Despite the logic with this approach to interpretation, the issue is that there is often ambiguity in the wording of these clauses which may create potential inconsistencies in the application of the law to these existing contracts. Clearly, under this interpretation the legality in which a leaseholder under a residential lease may use his property for short-term lettings will turn towards the actual wording of these clauses, rather than an adherence to what the parties’ themselves had actually originally intended. This becomes particularly problematic when interpreted within a current legal climate, where many leasehold contracts would have been drafted in a distinct legal and commercial con-text.

Recent cases have tended to introduce some clarity in this area. In particular, the case of what has become known at the ‘Airbnb ruling’ court which tackled this question, where guidance was given on the circumstances in which short-term lets might amount to a breach of covenant prohibiting the use of a property for anything other than a private residence. The covenant to be observed by the tenant in the lease read “Not to use the Demised Premises or permit them to be used for any illegal or immoral purpose or for any purpose whatsoever other than as a private residence.”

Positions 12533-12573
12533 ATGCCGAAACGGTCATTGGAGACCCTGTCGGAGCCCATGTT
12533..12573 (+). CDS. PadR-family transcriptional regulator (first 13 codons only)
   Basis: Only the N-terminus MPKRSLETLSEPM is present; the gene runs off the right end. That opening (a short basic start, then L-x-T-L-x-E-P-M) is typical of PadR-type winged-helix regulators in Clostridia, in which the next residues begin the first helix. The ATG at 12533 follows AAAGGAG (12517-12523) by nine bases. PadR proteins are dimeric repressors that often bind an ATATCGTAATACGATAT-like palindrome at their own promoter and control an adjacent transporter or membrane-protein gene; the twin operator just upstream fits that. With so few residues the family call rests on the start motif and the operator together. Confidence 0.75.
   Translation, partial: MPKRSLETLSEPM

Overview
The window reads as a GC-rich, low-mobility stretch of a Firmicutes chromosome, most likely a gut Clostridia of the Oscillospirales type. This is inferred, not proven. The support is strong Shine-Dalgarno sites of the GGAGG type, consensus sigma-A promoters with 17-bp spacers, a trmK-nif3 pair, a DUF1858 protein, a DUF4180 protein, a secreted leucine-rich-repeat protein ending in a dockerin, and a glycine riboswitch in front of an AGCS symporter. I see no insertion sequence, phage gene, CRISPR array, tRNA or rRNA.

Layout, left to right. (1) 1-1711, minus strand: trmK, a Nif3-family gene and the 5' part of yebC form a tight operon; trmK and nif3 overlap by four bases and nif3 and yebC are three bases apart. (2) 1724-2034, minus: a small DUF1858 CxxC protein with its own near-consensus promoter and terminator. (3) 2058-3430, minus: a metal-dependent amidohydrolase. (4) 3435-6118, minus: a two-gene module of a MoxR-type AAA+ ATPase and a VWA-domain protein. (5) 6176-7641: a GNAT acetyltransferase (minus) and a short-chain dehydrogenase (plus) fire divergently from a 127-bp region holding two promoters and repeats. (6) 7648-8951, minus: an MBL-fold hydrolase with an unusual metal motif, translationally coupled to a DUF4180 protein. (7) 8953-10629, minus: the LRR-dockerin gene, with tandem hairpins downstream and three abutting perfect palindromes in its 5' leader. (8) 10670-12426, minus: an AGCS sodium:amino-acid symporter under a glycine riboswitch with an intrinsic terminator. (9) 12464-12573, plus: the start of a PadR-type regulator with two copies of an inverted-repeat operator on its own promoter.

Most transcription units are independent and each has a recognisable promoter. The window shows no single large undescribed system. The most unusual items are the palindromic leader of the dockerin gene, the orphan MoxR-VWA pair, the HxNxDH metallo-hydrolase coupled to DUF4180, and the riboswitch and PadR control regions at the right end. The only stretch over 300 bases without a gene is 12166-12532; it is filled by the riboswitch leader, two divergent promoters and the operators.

Lawyers for the tenant urged in the appeal that the lease was to be considered as a whole. There were no restrictions on underletting or on granting short term tenancies or licences, no and no requirement for the property to be used as the tenant’s main residence. In dismissing the appeal the court commented that the transient use of the property by the tenant created a set of circumstances where the tenant would not consider the property their private residence and that by granting short term lets of the property for days and weeks at a time this did on the facts of that case breach the covenant under consideration.

In order for a property to be used as the occupier’s private residence, there must be a degree of permanence going beyond stays lasting either a weekend or a few nights in a week. Where one draws the line is, of course, a matter to be explored on a case-by-case basis; nevertheless, it is clear that, the shorter the duration of the lettings to third parties, the more likely it is that the leaseholder will be in breach of covenant.

The more recent case of Triplerose v Beattie and Anor [2020] held that the duration of a series of short-length lettings was material to determining whether there was a breach of user covenants in a lease. Indeed, what this development in the case law shows is that ultimately whether or not a leaseholder is in breach of its lease will be centred on a review made by the independent judge on a case-by-case basis.

The Courts are therefore applying long established principle to new commercial trends and it is the manner in which they do so that creates uncertainty at present, but which will be clarified as more cases in this area get decided.

Ultimately, it is important to take advise on lease covenants when purchasing property as a buy to let investment or before setting up as a host on a holiday site – failure to observe covenants in a lease could result in the loss of the property. Owners who are borrowers should also consider the terms and conditions of their mortgage before entering into short term lets as they could be in breach of those conditions by sharing occupation even for short periods of time.